View Full Version : Where do you buy timbers??
04-01-2004, 01:35 AM
I've been looking for some timbers, and can't find any locally other than the 4"is flat top/bottom with rounded edges. I am looking for something more like a rough cut 6by. Some people want me to build a wall with something like this, as their neighbor has one, and they think it looks good. I'd rather do something in stone, but can't convince them. So, where can I look and what else do I need to know about them?? is the wood treated?? with what??
04-01-2004, 04:35 AM
down here I have used and seen Creosote and Pressure treated Wood for retaining walls.
The Pressure treated come 6x6 from the local Lumber store.
The Creosote lumber I got from the CN Rail Yard (train). I think they were a 6x8 or 8x8 and the 14 footers were heavy as heck.
Both woods are chemically treated and may be banned in some places now. The creosote is very dirty to the touch but will last a very long time.
I wouldn't use a non treated wood, it won't last long if touching the ground.
04-01-2004, 07:28 PM
Railroad ties will not hold up as long as pressure treated will, RR ties are meant to be set on a stone bed, not be in contact with soil.
As for 6x6's, any decent lumber yard ought to have them. Lowe's/Home Depot does....
04-01-2004, 07:33 PM
Home Depot $13.97 a piece
04-01-2004, 10:33 PM
$13.97 with what type of treatment?? Also, are they 'rough cut'?? Any of you ever use these on walls?? I am wanting to get into some stone work and I'm trying to convince them against wood, but they ain't havin' none. If you guys have any pics of walls with these 6by's send some over. I'm gonna try to get a pic. over the weekend of the area to be walled, maybe you can give your opinions, but I think continuing with the pavestone they have in the front of the house would look a ton better, but since I'm not paying for it I guess it's up to them. I don't want to sound like more of an idiot, but how do you hold them together??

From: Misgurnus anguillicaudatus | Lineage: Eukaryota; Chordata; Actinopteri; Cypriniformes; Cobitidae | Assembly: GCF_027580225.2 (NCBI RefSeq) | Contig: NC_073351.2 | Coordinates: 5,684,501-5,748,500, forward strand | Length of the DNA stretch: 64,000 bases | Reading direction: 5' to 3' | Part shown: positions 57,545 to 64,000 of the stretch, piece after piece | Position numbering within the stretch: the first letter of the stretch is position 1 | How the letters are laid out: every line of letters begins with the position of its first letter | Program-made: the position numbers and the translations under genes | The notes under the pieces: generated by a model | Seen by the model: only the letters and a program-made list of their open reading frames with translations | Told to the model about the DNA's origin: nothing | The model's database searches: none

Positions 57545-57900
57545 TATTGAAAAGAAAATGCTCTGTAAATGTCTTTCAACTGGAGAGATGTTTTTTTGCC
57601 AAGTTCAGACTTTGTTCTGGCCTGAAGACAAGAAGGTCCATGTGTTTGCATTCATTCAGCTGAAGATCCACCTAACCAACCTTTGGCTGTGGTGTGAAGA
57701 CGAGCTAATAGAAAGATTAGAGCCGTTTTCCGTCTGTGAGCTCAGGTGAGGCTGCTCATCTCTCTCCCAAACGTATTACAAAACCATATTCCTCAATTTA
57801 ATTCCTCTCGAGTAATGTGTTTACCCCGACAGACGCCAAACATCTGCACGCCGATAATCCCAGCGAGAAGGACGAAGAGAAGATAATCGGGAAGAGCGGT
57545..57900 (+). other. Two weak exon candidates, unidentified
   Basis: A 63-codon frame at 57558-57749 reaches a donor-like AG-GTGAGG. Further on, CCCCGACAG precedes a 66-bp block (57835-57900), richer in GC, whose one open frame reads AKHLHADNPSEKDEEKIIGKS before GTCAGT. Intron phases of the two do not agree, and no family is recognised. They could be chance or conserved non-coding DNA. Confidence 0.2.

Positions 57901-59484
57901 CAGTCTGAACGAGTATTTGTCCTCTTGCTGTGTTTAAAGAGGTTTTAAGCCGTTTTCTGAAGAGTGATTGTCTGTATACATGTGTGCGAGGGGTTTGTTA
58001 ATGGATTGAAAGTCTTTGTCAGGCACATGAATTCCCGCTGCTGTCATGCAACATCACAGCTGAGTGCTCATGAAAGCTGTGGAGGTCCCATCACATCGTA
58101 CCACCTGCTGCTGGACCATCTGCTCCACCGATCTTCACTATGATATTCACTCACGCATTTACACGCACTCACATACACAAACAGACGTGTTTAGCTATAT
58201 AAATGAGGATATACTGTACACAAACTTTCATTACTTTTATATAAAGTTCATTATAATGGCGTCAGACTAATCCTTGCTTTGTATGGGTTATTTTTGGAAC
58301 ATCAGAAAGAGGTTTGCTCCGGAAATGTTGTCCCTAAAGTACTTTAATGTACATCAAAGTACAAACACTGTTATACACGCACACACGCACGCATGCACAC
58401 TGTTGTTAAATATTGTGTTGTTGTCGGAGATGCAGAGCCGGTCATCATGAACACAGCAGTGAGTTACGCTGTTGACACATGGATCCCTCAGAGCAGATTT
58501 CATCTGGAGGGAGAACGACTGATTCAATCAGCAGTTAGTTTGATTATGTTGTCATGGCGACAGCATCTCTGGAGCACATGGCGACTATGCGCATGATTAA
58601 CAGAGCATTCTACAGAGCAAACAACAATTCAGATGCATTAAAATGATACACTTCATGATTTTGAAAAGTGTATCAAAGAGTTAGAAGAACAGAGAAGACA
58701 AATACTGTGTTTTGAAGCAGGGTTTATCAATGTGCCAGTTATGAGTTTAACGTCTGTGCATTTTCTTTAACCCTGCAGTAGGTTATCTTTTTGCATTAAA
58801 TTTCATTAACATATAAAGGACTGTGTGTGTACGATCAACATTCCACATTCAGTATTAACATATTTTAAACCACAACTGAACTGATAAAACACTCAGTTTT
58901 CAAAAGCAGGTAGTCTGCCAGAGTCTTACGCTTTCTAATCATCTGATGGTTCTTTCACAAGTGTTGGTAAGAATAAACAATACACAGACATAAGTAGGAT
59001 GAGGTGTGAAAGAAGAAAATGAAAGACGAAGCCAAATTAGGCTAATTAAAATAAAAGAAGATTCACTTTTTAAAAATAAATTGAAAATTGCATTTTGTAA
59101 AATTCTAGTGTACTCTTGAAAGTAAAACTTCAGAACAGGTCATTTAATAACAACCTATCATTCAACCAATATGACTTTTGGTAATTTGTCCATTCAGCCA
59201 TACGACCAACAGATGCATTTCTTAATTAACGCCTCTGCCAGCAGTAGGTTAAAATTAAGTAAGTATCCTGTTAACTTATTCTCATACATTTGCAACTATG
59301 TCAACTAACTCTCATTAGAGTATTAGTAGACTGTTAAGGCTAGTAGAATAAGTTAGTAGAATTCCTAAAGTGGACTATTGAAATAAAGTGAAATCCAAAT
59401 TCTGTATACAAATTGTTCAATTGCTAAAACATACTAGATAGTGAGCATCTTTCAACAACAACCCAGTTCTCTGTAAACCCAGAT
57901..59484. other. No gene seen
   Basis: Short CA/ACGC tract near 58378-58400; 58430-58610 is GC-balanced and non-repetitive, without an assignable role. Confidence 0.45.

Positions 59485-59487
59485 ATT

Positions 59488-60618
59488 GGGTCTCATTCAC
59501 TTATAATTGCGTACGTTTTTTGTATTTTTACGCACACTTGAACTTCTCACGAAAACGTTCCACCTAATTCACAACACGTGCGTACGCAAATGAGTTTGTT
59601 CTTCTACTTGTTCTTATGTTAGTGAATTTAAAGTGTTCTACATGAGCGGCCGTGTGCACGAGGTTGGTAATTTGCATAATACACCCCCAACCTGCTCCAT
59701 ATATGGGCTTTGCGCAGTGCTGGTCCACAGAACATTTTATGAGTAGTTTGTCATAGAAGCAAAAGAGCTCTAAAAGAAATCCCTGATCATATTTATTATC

04-02-2004, 12:28 AM
you run tiebacks at a 90 degree angle from the wall.
Then you run Deadmen onto the Tiebacks. The Deadmen run parallel with the wall.
THen you backfill. Include proper drainage and compaction.
Its pretty simple. Just remember when you build this kind of wall
you have to dig back far enough from the wall for the Tiebacks to support the height of the wall.
You ever notice on a good wall that there seems to be the end of a 6x6 or 8x8 every so often. Those are the tiebacks.
If you dont include the tiebacks and deadmen your wall will fall over or lean within a few years.
Galvanized spiral Spikes. (big nails)
04-03-2004, 08:04 PM
Just a quick suggestion. A couple of years ago I started using 8" TimberLok screws instead of spikes. The labor/time savings is incredible.
04-04-2004, 01:00 PM
I second the suggestion to use timber screws rather than spikes. It IS a huge time saver, not to mention that they, by design, will not work back out of the timber like a spike eventually will. Yes, they cost a little more than a spike, but you more than make up for it in time.
For a spike you need to pre-drill, or the spike will tend to "wander" out of the front or back of the timber as you drive it. You don't need to do that for the screws.
Use a 1/2" drill to drive the screws, you may have good luck soaping the threads before driving them. I doubt a normal 3/8" drill would handle 8" screws. Some cheaper 1/2" drills may not.
I don't know what you mean by "rough" cut. I don't think I've ever seen a rough cut 6x6. The only thing that comes close is a RR tie, and like I've said, you don't want to use those.
Here's a picture of a 6x6 wall that I did with a few buddies while in school. This is the finished wall. I'll post some more pics of how it went together. It's five courses tall (above grade), with a base course of two 4x6's side by side. I don't remember why we did that for sure, but we did.:) It has a deadman in it, though it's not visible from the front. I'll post a pic of how that went in as well.
04-04-2004, 01:10 PM
This is the base. You can see the 4x6's in this one. It's probably easier just to use a 6x6 instead of two 4x6's. Like I said, I don't remember why we did it this way....:rolleyes: